The archetypal[7] fragility researcher is an intrepid individual who embeds himself[8] in local culture, collecting authentic life-stories of the conflict-affected and vulnerable in the most remote corners of the world. He treats these stories as a craftsman, shaping, polishing, and refining them as a corrective to generalized statements of policy and “big data”. These correctives guide and shape policy interventions, as well as the research that accompanies them. His responsibility is thus threefold. First and foremost, it is technical: to conduct methodologically rigorous research. Second, his ethical responsibility is to his research subjects: he must use his individual agency to evaluate real-time situations and the response they call for (whether to compensate research subjects; how to respond to racism, classicism, or sexism in the workplace; whether to report corruption; and so on). Third, his political responsibility is to share his findings, thereby building the evidence-base for policy makers and influencing political, legal, and social structures. He is not responsible, however, for governing the world—his ideas should be taken in light of all other evidence, and implemented by someone else. Fragility research, then, distinguishes between the individual craftsman and his role within a political system.

In sum, the fragility research framework can be described as follows: the global politics of fragility (structure) and the individual craftsmanship of producing research (agency) are linked through method (the processes and strategies a researcher uses to produce his or her product, which in turn defines its type and quality). Correspondingly, the fragility research framework assumes divisions between the political (structural), ethical (agent-based), and technical (methodological) roles and responsibilities of its actors. Critiques within the framework tend to focus on one role as the means to achieve the other two—arguing that the researcher must be more political when thinking about what method to use and when framing her engagement with individual research subjects;[9] or that she should be more ethical (considerate of participants time, for example) to get better data;[10] or that he should have more sophisticated method to tease out the truth and avoid problems of politics.[11] These critiques do not question the underlying logic of the fragility research framework.


Two recent trends in fragility research raise a series of political and ethical questions that the fragility research framework is not equipped to help us answer. The first trend, saturation of the research “field,” is the ever-increasing and iterated presence of researchers in the lives of people who we seek to research. Saturation frequently occurs in poor or marginalized communities that have experienced crisis (e.g. war, genocide, natural disaster) and that are geographically and politically accessible to researchers.[12] The second trend, professionalization of the conflict researcher, is the emergence of a cadre of people who assert a monopoly over a specific set of expertise to research conflict (as well as a group of institutions that hire people on that basis). Part of this process of professionalization of the conflict researcher is a set of research methods meant to help overcome biases inherent in research-saturated environments, such as triangulation and employing local research assistants who can translate local context.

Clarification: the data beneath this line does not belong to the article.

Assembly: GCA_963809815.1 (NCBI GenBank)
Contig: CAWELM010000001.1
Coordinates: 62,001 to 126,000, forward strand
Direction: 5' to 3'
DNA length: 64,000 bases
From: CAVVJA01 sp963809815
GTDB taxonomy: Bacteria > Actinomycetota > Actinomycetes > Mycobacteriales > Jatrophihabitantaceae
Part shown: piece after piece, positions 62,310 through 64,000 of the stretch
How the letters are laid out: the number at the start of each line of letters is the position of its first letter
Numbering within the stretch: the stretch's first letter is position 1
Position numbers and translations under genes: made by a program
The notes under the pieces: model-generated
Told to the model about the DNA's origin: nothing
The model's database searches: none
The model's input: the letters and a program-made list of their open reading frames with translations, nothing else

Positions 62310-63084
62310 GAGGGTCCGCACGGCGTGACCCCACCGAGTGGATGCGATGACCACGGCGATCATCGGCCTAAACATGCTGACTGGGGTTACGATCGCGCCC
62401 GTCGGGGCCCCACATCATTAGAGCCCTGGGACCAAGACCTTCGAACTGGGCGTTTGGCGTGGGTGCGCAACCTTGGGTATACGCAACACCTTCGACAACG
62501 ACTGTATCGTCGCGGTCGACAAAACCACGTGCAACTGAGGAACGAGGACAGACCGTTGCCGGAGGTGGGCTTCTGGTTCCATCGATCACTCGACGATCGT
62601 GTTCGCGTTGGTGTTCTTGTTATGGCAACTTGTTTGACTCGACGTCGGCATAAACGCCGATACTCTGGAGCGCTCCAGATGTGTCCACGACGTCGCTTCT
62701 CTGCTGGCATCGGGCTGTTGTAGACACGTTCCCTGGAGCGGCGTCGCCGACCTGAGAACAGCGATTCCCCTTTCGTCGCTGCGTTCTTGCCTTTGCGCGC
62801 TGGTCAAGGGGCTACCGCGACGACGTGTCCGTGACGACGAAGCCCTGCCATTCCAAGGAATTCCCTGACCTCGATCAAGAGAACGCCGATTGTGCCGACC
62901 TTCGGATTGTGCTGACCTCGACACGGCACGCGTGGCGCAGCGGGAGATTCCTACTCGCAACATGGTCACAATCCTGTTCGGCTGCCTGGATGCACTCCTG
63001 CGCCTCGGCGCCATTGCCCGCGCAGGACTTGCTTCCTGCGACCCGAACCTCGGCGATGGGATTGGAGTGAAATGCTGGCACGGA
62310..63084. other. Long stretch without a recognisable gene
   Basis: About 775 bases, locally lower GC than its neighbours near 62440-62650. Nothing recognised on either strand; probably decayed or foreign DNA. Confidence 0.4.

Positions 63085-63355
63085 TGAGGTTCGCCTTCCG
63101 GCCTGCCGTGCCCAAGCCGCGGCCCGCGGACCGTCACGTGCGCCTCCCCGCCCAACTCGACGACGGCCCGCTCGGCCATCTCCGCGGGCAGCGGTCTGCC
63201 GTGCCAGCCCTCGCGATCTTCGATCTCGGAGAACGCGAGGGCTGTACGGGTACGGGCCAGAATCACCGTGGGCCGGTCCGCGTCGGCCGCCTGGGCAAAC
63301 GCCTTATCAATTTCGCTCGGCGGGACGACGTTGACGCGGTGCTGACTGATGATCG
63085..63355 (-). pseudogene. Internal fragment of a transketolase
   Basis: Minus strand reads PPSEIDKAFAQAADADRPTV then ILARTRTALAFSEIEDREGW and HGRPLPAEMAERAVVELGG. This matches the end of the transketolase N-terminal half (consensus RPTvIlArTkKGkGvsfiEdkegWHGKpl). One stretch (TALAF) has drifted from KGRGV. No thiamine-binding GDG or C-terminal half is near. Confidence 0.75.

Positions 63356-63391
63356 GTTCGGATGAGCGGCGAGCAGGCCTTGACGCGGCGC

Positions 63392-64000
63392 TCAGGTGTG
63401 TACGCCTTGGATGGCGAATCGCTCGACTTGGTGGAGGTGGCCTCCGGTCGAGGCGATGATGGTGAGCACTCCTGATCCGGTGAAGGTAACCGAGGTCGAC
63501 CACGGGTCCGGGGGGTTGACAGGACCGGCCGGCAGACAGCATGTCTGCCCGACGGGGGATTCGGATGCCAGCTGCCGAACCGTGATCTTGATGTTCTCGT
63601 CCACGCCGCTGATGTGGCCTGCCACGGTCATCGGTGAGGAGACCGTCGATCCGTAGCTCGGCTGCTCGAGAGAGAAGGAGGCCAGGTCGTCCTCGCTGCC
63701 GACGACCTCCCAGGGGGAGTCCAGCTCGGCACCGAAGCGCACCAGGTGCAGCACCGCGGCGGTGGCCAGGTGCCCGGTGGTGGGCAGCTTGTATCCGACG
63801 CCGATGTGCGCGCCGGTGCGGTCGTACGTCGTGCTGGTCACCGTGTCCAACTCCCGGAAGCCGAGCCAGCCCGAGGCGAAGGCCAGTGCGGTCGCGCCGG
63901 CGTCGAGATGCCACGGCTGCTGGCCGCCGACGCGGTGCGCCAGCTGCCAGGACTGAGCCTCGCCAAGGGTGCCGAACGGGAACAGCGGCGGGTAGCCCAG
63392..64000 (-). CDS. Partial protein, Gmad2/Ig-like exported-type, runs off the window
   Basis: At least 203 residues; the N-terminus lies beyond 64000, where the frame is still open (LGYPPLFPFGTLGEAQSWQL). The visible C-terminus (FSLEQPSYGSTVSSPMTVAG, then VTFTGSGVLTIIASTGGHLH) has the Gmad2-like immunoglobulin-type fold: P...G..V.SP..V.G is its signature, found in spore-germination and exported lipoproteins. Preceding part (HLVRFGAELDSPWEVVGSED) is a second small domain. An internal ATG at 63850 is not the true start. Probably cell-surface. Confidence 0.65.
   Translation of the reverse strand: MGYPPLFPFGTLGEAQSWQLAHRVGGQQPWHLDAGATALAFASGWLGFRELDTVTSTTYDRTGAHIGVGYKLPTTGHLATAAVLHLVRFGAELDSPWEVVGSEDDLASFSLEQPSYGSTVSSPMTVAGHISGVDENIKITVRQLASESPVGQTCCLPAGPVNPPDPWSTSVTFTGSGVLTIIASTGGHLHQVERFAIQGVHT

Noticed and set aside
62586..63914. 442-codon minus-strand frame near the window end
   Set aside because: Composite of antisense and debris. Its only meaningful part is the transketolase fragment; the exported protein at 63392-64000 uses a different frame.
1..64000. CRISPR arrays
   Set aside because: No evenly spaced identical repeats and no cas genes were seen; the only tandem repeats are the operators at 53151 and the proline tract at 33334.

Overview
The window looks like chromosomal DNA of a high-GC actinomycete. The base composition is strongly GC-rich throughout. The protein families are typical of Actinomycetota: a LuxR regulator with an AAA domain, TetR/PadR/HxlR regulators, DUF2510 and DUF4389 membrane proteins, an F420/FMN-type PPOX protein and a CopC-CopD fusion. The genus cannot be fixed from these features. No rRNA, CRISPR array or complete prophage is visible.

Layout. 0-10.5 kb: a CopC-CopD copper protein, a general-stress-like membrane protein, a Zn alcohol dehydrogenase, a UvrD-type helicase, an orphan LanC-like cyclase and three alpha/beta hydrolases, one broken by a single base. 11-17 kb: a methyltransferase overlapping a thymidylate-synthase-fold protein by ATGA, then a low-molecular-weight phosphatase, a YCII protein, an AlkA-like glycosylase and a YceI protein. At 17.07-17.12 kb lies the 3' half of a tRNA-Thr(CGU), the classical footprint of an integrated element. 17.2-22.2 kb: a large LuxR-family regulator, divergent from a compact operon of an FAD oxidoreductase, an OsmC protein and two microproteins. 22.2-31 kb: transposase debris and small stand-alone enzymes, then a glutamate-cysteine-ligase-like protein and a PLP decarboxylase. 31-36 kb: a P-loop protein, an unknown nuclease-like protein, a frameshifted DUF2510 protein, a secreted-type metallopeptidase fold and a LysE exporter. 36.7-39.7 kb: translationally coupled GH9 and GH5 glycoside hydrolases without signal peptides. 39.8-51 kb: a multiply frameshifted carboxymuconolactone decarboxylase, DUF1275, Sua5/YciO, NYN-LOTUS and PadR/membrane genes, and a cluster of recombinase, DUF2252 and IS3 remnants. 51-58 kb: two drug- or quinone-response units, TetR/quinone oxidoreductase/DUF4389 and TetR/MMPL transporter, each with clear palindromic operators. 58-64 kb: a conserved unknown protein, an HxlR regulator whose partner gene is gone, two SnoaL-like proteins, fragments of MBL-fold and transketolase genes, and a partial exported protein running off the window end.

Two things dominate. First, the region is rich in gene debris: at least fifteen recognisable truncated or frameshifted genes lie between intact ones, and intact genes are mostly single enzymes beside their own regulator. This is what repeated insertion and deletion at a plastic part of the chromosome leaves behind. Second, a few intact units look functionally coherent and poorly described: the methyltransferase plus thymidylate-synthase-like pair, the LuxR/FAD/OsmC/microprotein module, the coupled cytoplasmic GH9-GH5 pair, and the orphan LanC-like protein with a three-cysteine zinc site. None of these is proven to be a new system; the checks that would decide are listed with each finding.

There’s a lot at stake here. Saturation shapes how people respond to researchers. Over repeated experiences as research subjects, “respondents” might instrumentalize research projects and researchers for private ends or political ambition; regurgitate “correct” answers; become antagonistic or cynical towards researchers; and so on.[13]Professionalization shapes standards and benchmarks, the written and unwritten norms, by which researchers conduct and consume research. Together, saturation and professionalization mean that research has a cumulative—and increasingly systematic—impact with significant implications for method, ethics and politics. This is hard to show through the fragility research framework, which concentrates on individual acts of research, and fragments the questions we might ask about three areas of concern: first, how research subjects experience the act of being researched; second, how and to whom researchers view their roles and responsibilities; and third, how research—once produced—is used in the endeavor of global governance. However, the abundance of anecdotal support for issues associated with professionalization and saturation suggests the need for a new framing that places individual acts of research within a broader system or practice (see, for example, Chambers’ work, which pointed to this over two decades ago). We seek to provide initial steps to that end, drawing attention to the fragility research framework’s tripartite division, and offering an alternative framing that emphasizes the interconnections among politics, technique, and ethics.